Hudson Bay Railway
The idea of a railway to Hudson Bay first arose in the late 1800s. The government of Canada had sent three separate teams to explore options for a Hudson Bay Railline between 1885 and 1903. By 1906, construction began in The Pas, Manitoba, despite the lingering question of its final destination, Fort Churchill or Port Nelson.
Survey crews eventually recommended Port Nelson, across the Nelson River from York Factory, but construction of the line met with changes in government, project delays and a complete halt during the First World War. Work was officially suspended on Port Nelson in 1917. Ten years later, the harbour at Nelson was determined to be too shallow and contain too much silt to be a viable deep-sea port. Parts of the rail line were then then changed to the Churchill River.
After the many years of delays and political wrangling, the new route to Churchill was hastily built. Linn tractor and horse-drawn sleigh would forge ahead laying much of the track in the winter of 1928. Steam shovels and train cars would off-load gravel along the track. The following summer, work crews would come along, lift the tracks and transfer the gravel underneath – primarily by shovel, wheelbarrow and sweat! Of course to complicate matters, early in the summer, frozen gravel piles would have to be broken up by pick or ax.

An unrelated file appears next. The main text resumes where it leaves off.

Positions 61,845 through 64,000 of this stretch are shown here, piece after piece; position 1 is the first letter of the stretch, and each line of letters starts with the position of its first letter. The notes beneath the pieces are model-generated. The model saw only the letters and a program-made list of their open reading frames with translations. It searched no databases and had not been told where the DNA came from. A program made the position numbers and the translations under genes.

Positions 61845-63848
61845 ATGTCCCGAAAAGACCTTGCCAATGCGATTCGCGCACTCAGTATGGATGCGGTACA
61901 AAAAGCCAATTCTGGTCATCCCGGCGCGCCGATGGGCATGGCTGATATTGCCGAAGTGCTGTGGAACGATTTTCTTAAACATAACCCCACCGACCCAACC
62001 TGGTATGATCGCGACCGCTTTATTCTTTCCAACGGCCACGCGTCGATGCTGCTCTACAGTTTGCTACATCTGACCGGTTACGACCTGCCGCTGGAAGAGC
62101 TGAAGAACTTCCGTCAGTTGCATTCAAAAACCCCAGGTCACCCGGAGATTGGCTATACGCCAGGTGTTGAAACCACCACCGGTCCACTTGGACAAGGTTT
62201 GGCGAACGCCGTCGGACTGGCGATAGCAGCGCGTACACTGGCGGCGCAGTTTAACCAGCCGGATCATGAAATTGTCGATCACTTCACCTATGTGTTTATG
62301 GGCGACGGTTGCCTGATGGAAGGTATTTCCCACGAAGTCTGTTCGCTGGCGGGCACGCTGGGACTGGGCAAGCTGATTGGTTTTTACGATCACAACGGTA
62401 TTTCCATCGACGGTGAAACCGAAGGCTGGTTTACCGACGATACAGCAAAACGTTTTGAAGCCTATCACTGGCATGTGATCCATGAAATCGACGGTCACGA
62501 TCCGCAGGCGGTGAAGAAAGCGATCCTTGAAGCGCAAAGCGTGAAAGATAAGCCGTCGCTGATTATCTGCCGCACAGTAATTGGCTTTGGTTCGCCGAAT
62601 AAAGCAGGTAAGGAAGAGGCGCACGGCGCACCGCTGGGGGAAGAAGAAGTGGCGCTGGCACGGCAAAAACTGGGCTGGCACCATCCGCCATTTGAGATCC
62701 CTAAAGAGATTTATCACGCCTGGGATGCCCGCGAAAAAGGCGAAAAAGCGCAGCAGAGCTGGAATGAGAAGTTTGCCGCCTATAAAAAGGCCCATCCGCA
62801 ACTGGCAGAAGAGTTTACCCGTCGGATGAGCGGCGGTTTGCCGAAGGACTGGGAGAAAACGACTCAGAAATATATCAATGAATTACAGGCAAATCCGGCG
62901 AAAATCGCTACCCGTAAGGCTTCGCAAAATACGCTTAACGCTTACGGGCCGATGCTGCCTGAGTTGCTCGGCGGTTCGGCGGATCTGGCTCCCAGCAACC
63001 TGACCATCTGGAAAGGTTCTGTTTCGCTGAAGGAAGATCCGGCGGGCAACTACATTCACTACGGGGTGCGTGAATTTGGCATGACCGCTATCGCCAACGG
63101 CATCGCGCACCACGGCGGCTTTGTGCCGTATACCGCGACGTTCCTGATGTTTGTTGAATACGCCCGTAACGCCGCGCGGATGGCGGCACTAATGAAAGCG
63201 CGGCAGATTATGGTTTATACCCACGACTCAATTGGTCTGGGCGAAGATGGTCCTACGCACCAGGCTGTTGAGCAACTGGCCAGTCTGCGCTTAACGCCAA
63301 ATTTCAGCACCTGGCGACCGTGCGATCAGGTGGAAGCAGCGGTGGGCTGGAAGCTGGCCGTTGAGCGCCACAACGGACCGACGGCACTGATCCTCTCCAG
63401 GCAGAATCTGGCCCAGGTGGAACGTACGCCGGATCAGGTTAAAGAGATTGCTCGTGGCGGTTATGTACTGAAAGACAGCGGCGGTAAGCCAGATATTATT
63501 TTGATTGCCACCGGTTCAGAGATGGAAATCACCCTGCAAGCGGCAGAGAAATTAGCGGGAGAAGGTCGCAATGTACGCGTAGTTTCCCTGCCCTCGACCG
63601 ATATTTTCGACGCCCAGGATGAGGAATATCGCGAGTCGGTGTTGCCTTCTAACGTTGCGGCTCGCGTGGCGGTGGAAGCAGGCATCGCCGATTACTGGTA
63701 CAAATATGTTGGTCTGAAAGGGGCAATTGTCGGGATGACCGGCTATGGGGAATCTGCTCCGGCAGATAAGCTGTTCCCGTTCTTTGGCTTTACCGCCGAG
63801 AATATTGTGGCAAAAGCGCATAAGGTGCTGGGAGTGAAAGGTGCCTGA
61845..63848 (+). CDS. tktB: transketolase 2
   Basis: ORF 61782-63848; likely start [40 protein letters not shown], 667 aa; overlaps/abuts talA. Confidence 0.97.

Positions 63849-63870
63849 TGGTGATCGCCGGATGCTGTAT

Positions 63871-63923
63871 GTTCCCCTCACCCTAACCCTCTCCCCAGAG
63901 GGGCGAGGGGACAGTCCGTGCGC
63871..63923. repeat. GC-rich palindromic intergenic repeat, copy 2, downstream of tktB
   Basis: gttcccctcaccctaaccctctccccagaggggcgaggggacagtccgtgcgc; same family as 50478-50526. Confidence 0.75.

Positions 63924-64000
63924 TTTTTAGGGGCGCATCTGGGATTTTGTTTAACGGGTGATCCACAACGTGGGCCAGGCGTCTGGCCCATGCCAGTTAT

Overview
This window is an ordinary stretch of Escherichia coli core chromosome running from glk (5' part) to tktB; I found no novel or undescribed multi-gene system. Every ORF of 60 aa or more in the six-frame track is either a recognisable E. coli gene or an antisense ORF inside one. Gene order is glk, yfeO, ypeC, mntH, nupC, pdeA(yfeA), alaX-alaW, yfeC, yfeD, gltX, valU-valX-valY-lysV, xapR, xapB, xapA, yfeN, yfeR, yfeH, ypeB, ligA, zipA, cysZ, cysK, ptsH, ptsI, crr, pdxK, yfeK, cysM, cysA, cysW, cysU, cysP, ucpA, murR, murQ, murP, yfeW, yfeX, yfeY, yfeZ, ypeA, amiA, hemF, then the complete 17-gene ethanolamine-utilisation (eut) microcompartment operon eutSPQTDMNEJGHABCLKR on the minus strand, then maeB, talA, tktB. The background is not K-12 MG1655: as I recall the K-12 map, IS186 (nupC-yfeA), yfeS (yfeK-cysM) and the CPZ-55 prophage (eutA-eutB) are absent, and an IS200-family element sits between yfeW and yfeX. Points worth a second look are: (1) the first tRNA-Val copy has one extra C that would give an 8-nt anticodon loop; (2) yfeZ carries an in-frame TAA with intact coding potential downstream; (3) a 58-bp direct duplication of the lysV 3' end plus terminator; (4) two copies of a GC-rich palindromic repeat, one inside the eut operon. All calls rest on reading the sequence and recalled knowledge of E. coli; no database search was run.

The final spike was driven on Good Friday or March 29, 1929, despite many parts of the track still requiring ‘upgrading’. Not to mention the fact that it would take two more years before the line would be extended to the station and yards in Churchill proper – a full twenty five years after official construction began on the Hudson Bay Railway.
Regular rail service would follow four months later, commencing September 14th. There was a buffet on the passenger train available for 85 cents – ham, eggs, potatoes, toast and tea. The train itself had one express car, one baggage, two private coaches, a buffet sleeper where meals were served, two day coaches and fifteen wheat cars.
At that time, the longest stretch of straight track between Churchill and The Pas was a total of 17 miles (possibly 17 more miles than there is today). The train would cover the 510 miles, from The Pas to Churchill, in about 25 hours.
The Sons of Martha Cairn, erected in 1932, is a memorial to the men who died during the construction of this railway.